Outtakes from Howard station opening on Saturday
Saturday was the "official" ribbon-cutting to mark the completion of the Howard Street station, a rehab of roughly $60 million. The usual dignitaries were present, including Mayor Richard Daley, CTA President Richard Rodriguez, Board Chairwoman Carole Brown, 49th Ward Alderman Joe Moore, U.S. Rep. Jan Schakowsky, State Sen. Heather Steans,
City County Clerk David Orr and 49th Ward Democratic Committeeman David Fagus.
Daley stressed that anytime he meets with Brown and Rodriguez, he reminds them that the CTA "has to be clean, it has to be safe, it has to be on time and it has to be friendly -- because that's what drives customer satisfaction." Brown confirmed that: "He wasn't really making that up -- he brings that up all the time." Good to know.
Daley also lamented that the state has passed no capital spending bill, which means "we have been denied federal money in matching grants. We have to be at the table -- we've given up so much in the last six years."
Amid the accolades from the assembled crowd for a job well done on the station renovation, there were some funny moments.
In mentioning that the Red, Yellow and Purple lines converge at Howard, Daley added with dry Irish wit: "I wonder who made up those names. I'd like to find out. Those are some unique names." He noted there were bike racks In listing some of the station amenities. "I like those."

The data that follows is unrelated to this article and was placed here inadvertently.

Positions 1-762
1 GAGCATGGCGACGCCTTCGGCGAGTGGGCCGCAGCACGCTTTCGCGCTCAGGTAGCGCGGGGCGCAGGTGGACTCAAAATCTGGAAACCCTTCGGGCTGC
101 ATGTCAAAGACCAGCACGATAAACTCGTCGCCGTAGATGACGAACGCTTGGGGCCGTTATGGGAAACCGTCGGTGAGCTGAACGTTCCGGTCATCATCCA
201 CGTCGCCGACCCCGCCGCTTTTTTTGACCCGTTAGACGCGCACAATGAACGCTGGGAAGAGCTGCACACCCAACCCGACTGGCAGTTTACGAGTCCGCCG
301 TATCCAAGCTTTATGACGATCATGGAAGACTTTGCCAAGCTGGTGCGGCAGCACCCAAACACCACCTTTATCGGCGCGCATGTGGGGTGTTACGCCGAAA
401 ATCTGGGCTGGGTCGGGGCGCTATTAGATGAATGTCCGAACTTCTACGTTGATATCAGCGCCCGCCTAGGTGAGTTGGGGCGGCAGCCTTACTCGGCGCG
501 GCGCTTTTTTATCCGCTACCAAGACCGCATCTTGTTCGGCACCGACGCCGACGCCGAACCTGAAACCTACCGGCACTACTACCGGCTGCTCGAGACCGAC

A little later, Ald. Moore wondered facetiously during his introduction of the CTA board chairwoman whether the Brown Line were named after her. Everyone laughed, and then Brown said, "I hope I don't look old enough to have the Brown Line named after me."
Brown also said the CTA is "committed to eradicating slow zones." Later, she added: "I promise we'll try to be good stewards of (funding) dollars."
President Rodriguez reiterated the theme for the day: the need for more capital dollars. “Modernizing the station and making it accessible to customers with disabilities helps to meet the transit needs of CTA customers who ride the system today and for many years to come, and when additional capital funding is identified we will be able to continue these types of improvements," he said.
Before the event I briefly introduced myself to Rodriguez. I'm hoping he continues the informal chats with everyday riders and readers of CTA Tattler that we started with former President Ron Huberman.
Finally, State Sen. Steans told me as we were leaving that the state legislature is trying to pass a quick capital bill for this construction season, and then tackle a bill for the longer term. In general, she said she hopes to see the funding ratio of road to transit projects drop from 3-to-1 to 2-to-1.
I applaud that thinking.